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Shedding my Shame

January 5, 2011

For the past couple of weeks, I have been working at  my family’s business, numbly entering information into a database. After a few days of feeling like my mind was turning to mush, I decided to give Lesley Kinzel of Two Whole Cakes and Marianne Kirby of The Rotund‘s Fatcast a listen. As silly as it sounds, my mind was completely blown. I had never heard of women talking about subjects such as bodies, shame, and power in this way. Beyond feeling like I’ve received booster classes in Fat Acceptance, these girls also made me realize how many similar experiences fat people share. One particular experience that I want to discuss today is the experience of being taunted, harrassed, stared at- all simply for being fat.

These girls and many of you have helped me realize that these situations are not my fault. I did not act in any way to incite these incidents. It is not my fault that someone has decided to be mean. However, to move on from feeling like the victim in these situations, I need to share them with you. I need to get them off of my chest and my baggage. I need to just say them and let them go. They can exist here, but I refuse to let them exist in any reasoning I form to not go after the things I want. These will no longer lurk in my fears. I refuse.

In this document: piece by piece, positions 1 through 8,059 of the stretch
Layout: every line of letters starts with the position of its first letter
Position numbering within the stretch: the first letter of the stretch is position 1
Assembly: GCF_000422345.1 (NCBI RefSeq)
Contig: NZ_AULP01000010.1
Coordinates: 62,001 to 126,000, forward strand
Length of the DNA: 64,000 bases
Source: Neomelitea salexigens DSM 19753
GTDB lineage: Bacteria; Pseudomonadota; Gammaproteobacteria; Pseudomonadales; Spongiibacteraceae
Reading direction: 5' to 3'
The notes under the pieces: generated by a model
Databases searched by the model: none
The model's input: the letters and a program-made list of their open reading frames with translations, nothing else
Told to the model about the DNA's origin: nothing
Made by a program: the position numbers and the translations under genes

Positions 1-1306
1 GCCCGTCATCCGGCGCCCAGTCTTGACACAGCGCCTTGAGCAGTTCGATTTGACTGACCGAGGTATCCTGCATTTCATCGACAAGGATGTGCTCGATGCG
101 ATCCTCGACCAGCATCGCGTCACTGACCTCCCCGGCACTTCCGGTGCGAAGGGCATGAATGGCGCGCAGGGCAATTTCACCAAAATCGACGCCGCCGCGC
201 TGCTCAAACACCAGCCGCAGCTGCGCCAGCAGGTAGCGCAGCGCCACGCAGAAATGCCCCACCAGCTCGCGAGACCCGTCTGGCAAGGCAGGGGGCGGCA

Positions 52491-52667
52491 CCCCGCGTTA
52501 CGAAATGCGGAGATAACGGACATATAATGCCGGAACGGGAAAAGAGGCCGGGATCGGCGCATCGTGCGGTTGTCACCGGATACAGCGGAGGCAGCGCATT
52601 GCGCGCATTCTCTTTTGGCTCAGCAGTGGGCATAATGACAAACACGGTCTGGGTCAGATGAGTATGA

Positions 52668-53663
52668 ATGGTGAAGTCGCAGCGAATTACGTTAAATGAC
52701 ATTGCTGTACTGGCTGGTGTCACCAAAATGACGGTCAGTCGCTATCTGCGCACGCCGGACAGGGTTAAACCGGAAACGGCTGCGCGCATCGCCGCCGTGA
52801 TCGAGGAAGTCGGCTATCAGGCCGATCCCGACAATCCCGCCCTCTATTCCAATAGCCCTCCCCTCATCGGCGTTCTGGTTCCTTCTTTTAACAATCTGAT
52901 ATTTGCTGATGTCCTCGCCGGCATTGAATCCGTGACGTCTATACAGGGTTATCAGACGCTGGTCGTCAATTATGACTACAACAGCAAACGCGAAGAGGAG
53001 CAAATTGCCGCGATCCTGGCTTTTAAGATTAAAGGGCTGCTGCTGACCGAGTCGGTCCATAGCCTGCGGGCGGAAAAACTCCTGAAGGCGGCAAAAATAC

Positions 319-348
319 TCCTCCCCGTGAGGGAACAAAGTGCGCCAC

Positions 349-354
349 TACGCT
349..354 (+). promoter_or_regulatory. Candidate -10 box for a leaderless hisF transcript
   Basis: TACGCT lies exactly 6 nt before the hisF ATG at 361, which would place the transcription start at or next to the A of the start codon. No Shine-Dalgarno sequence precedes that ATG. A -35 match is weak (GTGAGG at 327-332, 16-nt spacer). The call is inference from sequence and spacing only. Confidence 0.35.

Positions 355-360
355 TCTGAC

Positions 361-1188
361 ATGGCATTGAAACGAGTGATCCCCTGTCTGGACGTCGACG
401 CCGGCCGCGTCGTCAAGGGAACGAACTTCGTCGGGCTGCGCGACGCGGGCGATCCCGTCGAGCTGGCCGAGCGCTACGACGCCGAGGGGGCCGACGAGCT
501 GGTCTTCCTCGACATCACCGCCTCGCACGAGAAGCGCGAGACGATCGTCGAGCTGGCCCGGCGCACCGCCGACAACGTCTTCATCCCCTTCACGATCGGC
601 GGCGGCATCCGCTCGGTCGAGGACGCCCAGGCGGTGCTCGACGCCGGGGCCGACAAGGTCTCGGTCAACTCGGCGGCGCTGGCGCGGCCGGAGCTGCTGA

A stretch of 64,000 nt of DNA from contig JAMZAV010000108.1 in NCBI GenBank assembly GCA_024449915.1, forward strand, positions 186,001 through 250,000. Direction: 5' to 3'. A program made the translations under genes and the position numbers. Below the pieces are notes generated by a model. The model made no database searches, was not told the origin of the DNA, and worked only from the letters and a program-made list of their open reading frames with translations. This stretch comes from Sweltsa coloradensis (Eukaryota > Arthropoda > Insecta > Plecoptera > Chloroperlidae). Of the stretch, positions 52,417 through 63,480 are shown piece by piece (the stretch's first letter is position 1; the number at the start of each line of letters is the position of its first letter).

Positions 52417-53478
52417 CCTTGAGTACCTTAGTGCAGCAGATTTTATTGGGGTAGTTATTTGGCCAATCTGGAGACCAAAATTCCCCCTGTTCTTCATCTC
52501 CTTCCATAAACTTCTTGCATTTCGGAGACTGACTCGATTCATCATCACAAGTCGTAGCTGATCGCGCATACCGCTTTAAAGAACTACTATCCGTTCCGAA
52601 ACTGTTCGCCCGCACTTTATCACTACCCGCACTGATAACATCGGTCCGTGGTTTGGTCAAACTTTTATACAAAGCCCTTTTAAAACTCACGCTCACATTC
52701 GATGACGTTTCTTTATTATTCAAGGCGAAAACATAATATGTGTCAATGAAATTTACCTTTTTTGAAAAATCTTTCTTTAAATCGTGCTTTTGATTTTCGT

After putting together this list, I realized that in many ways these situations didn’t happen just because I was fat. There were other factors that contributed to them, but that doesn’t make them any less hurtful. Listening to these podcasts and reflecting on my own experience has made me realize that I need to be more proactive in combating bullying, combating the way people seem entitled to dictate and ridicule others’ bodies. And while this post risks sounding whiny, it is still something I needed to think about for myself. These are things that I need to shed. I hope that all of you can shed a bad experience or two. We all deserve to not let these people and experiences control our life or choices.

1. 3rd grade- a kid wrote in my yearbook that he hoped I would lose weight over the summer.

2. 6th grade- a boy I liked asked me to be his girlfriend only to later find out it was a joke concocted by him and other girls in my class.

3. Being taunted in the high school hallway by a fellow fat kid who liked to yell, “Big Beck!”

4. Having crushes on boys who told me I was too large for them.

5. Guys that were attracted to me, yet did not want to be seen in public with me.

6. Not being invited out for girls’ nights because it was “harder to pick up guys” with a fat girl along.

7. Being told that I would be acceptably attractive if it wasn’t for my beast of a butt.

8. Being told by a man that he was “drunk enough” that he’d “even consider hooking up with me.” Um- no thanks.

9. Hearing friends say, “She used to be a lot thinner,” in a negative way about my current body.